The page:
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Business News/ News / India/  ‘All citizen services to be made digital in next two years’
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‘All citizen services to be made digital in next two years’

Minister of electronics and information technology Rajeev Chandrasekhar said DPIs will deepen and widen the availability of government-to-citizen services and drive inclusion.

Rajeev Chandrasekhar, minister of electronics and information technology. (Reuters)Premium
Rajeev Chandrasekhar, minister of electronics and information technology. (Reuters)

NEW DELHI : India aims to offer all public services through the digital public infrastructure over the next two years, said minister of electronics and information technology Rajeev Chandrasekhar.

DPIs will deepen and widen the availability of government-to-citizen services and drive inclusion, he said.

He added that services spanning the social sector, including education, skilling and health programmes would be provided through digital platforms.

“We are currently in the midst of a second wave of digitization, and in the next two years we will make sure that there is no public service that is not delivered on our digital public platform.

So, (whether) it’s education, skilling, health, all the other social sector things that we do —except for building roads and building railways—effectively almost all of the government and the government to citizen interface will be digital over the next two years," he said at the Economist Impact event ahead of a B20 summit of businesses from G20 countries.

“We are seeing the India stack growing deeper and wider at the application level. So we see absolutely no reason for anything that is of relevance in terms of government or public service to be not on the India stack," he said.

The minister added that while data was a commodity that was available in plenty in a digitized economy, there have to be “guard rails and rules" on how the data will be used.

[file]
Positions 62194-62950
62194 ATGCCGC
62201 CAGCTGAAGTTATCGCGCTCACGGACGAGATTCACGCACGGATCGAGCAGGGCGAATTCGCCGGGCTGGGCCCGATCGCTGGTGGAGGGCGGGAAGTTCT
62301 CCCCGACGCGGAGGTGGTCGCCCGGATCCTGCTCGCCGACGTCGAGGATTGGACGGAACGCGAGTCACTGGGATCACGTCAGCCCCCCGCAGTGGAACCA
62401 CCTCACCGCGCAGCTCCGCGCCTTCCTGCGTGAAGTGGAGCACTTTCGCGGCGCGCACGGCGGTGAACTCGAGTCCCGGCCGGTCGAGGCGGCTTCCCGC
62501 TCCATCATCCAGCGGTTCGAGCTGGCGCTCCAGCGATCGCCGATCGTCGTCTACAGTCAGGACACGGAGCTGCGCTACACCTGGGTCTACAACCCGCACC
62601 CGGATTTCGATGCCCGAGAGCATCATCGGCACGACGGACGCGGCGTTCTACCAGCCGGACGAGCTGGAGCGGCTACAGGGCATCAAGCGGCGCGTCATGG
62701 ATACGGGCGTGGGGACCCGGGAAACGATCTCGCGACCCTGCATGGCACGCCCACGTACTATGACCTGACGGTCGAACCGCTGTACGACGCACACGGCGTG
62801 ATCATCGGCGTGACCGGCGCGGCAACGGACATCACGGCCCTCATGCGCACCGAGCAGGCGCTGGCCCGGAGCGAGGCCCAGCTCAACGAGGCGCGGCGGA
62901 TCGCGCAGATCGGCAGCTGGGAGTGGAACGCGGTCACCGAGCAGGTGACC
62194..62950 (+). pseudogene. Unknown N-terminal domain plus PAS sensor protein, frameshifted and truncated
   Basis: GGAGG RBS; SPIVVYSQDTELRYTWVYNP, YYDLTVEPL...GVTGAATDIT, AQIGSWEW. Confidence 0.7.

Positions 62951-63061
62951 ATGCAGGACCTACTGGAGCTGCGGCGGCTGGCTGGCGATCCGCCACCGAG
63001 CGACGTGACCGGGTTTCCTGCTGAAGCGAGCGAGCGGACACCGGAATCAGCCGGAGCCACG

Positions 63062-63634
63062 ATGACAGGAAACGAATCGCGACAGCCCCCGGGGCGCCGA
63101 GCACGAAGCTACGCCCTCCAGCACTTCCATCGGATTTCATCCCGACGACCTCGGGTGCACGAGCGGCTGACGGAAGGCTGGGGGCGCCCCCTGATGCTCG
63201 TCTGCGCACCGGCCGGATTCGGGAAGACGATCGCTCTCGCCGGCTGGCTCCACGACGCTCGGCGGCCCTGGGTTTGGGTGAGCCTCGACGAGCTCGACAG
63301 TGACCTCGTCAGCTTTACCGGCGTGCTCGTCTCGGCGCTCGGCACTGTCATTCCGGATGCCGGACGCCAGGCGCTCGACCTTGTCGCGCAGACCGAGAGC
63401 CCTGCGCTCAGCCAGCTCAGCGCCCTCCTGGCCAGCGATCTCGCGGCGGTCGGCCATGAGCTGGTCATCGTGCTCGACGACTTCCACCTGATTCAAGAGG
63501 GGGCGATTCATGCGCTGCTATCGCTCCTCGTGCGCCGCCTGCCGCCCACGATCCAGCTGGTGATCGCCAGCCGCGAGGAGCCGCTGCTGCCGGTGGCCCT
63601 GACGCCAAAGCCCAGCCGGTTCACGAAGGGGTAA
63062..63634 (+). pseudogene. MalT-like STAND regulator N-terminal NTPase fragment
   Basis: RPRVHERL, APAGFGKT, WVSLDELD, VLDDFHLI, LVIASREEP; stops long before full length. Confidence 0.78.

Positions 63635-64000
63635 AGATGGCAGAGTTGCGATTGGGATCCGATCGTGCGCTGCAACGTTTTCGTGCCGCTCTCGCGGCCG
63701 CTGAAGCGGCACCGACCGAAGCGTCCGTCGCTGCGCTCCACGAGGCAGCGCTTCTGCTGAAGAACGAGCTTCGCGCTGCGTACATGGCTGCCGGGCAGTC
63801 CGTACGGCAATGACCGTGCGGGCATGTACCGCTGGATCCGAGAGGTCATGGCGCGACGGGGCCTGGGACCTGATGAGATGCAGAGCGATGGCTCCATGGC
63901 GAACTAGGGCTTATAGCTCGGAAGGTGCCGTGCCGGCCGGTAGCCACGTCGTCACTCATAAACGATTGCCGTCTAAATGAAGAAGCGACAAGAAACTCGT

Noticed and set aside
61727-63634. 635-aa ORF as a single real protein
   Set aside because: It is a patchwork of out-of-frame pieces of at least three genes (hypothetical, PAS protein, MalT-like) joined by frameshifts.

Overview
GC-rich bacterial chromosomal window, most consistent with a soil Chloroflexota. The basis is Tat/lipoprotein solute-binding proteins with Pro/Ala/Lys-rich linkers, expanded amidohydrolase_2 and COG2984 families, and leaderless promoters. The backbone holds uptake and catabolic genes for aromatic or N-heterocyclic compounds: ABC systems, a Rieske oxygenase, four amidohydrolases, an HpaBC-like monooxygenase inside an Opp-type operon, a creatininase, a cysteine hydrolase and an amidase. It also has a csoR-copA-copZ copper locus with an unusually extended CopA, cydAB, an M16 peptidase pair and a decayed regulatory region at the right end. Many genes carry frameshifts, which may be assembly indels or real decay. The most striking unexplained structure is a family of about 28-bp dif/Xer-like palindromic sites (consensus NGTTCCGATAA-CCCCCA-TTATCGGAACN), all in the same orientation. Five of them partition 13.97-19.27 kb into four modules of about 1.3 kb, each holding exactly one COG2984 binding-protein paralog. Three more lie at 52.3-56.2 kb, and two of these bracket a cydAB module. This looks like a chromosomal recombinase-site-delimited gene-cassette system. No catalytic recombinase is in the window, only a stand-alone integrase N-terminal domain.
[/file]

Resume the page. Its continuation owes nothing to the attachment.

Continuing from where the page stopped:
This would also ensure symmetry in the relationship between the individual whose data is being taken and the platforms that consume the user data on public platforms, which has been looked at under the digital personal data protection law.

“...Governments around the world and in particular in India, we take our duty to maintain balance or symmetry between the rights of individuals and rights to privacy and data protection, as equally important as boosting the innovation economy, creating more and more new things that we can do with data," he said.

Ahead of the B20 summit beginning on Friday, the minister said that the globalisation was now ‘caveated’ by trusted globalisation which today had a deeper meaning for companies and countries amid IP proliferation or supply chain disruptions, and hence India’s position should be seen in that light.

“The large companies and corporations are looking at globalization, looking at diversifying their supply chains, their ID chains, the talent chains, look at India as a really trusted long term, partner and look at these partnerships as really investment driven, talent driven intellectual property creation driven and I think it’s going to be a win-win because it surely would set the basis for a very prosperous global order," he added.

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ABOUT THE AUTHOR
Gulveen Aulakh
Gulveen Aulakh is Senior Assistant Editor at Mint, serving dual roles covering the disinvestment landscape out of New Delhi, and the telecom & IT sectors as part of the corporate bureau. She had been tracking several government ministries for the last ten years in her previous stint at The Economic Times. An IIM Calcutta alumnus, Gulveen is fluent in French, a keen learner of new languages and avid foodie.
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Published: 24 Aug 2023, 10:21 PM IST
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